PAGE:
Electronic Thesis and Dissertation Repository

Thesis Format



Master of Science




Longstaffe, Fred


The paleolimnology of North America’s Lake Huron is described using lead-210 dating, mineralogy, magnetic susceptibility, total organic carbon (TOC), total nitrogen (TN), carbon:nitrogen (C/N) ratio, grain size, and the δ13COM and δ15NTN of organic matter. Sediment cores from Lake Huron’s 6 depositional basins and Georgian Bay span the Medieval Warm Period, Little Ice Age, and Canadian-European settlement. The main organic matter source is lacustrine algae, as indicated by δ13COM, δ15NTN and C/N. Prior to the 19th century, primary production changes are reflected only by small variations in TOC and TN. A gradual increase in δ15NTN (~1.1 ‰) suggests an increase in primary production since the start of the Industrial Revolution, likely due to warming and rising nutrient input. Deforestation, primarily during the 19th century, contributed to a rise in TOC in the Huron basin. Further land clearance likely caused a prominent increase in magnetic susceptibility during the early- to mid-20th century.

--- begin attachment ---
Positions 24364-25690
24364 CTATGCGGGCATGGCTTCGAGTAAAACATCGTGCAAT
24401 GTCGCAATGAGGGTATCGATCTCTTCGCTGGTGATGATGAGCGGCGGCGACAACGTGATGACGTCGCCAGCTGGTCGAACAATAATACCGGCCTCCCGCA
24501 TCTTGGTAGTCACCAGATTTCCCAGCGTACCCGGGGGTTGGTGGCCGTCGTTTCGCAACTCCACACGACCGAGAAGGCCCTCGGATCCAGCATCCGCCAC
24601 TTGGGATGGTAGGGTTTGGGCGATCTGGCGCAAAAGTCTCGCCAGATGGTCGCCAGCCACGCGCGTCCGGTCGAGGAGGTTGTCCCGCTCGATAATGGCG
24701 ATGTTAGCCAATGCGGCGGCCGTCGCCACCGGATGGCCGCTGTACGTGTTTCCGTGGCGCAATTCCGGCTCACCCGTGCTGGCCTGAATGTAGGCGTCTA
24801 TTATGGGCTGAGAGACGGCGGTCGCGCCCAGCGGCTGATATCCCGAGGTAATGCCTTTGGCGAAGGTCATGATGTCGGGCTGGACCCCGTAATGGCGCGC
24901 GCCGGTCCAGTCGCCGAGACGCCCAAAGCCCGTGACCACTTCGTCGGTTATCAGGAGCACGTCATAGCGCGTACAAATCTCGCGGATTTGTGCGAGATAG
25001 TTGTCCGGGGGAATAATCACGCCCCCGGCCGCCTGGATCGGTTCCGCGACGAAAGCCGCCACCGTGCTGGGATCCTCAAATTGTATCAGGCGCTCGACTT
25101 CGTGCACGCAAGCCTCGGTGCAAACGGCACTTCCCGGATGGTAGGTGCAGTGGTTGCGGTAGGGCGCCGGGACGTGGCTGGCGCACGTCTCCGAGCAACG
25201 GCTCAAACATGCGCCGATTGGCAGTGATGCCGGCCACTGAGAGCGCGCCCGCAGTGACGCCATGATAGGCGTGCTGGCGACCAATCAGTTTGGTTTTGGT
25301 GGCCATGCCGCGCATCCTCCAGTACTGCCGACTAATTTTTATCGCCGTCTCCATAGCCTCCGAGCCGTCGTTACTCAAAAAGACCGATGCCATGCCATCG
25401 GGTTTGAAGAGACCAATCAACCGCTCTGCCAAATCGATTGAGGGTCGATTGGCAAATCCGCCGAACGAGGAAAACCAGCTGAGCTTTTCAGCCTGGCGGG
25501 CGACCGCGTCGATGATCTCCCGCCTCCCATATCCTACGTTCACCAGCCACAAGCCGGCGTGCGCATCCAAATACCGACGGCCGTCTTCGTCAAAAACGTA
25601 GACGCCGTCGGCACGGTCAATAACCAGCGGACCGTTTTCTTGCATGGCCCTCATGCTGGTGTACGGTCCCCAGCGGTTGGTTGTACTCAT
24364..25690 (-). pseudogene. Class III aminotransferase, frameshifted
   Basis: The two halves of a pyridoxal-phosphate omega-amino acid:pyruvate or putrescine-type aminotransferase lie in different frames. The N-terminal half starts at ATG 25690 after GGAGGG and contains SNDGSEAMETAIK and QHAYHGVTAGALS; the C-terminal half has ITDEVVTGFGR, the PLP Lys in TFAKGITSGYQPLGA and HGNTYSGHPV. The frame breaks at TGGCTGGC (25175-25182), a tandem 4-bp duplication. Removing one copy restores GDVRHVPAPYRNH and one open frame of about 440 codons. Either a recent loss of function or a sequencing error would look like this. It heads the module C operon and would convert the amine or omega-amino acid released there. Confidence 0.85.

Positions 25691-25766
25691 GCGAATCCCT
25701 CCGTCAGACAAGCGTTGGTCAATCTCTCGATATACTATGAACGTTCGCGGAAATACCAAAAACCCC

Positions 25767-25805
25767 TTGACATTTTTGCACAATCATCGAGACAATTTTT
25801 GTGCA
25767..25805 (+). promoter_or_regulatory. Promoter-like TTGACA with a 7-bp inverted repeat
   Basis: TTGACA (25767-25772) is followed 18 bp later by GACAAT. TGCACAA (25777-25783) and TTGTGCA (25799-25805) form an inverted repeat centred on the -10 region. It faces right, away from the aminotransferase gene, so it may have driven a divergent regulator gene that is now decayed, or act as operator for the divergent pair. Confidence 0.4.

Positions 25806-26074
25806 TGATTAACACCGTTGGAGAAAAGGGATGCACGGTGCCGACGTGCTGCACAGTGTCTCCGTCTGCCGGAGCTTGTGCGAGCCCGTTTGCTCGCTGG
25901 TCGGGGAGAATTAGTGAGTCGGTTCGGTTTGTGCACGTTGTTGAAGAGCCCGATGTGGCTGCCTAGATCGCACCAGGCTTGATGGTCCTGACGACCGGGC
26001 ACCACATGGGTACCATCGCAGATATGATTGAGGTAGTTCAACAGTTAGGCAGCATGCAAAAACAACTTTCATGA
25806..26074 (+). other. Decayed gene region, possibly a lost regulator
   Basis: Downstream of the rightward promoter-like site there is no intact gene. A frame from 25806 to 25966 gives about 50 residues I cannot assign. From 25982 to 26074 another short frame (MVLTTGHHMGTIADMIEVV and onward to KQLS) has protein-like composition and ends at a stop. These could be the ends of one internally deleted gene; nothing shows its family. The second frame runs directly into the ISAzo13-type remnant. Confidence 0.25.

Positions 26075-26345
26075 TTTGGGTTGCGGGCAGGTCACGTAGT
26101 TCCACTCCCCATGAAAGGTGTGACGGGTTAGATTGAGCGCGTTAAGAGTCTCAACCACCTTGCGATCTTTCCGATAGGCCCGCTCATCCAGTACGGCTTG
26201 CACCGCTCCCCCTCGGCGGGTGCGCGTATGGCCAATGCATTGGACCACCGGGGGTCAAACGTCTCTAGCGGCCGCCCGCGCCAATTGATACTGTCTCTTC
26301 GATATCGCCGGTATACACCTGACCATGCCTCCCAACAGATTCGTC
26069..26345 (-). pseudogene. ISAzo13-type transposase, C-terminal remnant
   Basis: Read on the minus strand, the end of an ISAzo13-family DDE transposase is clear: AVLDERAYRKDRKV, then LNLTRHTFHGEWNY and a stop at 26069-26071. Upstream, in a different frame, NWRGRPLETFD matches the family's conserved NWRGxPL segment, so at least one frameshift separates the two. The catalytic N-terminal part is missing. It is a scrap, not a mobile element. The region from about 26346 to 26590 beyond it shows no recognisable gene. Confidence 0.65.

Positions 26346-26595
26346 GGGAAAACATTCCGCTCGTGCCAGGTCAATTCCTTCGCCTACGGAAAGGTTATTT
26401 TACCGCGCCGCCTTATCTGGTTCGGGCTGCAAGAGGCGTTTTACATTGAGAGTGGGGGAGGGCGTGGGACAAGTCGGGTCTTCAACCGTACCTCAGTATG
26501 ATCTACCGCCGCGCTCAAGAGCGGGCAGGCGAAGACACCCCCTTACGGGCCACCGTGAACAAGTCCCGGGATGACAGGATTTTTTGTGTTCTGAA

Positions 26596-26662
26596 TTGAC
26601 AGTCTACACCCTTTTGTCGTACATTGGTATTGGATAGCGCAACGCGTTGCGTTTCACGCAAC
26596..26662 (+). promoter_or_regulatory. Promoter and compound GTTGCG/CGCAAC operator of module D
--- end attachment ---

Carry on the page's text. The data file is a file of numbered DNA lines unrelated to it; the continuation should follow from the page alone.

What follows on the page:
Summary for Lay Audience

The environmental history of Lake Huron and Georgian Bay was reconstructed by measuring different components preserved in sediment cores. The sediment cores were collected from 7 different locations in the lake. The sediment records periods of natural climate change, including the Medieval Warm Period and the Little Ice Age. The impact of human activity since the Industrial Revolution is also recorded in the sediment. The main contributor of organic matter in the sediment is algae, which was indicated by the isotope composition and the ratio of carbon to nitrogen. Increasing temperature and rising nutrient input since the Industrial Revolution likely increased the quantity of algae being produced. Deforestation, primarily during the 19th century, contributed to a rise in organic carbon. Further land clearance due to human settlement and urbanization caused a significant increase in material, including magnetic minerals, entering Lake Huron during the early- to mid-20th century.

Available for download on Sunday, May 01, 2022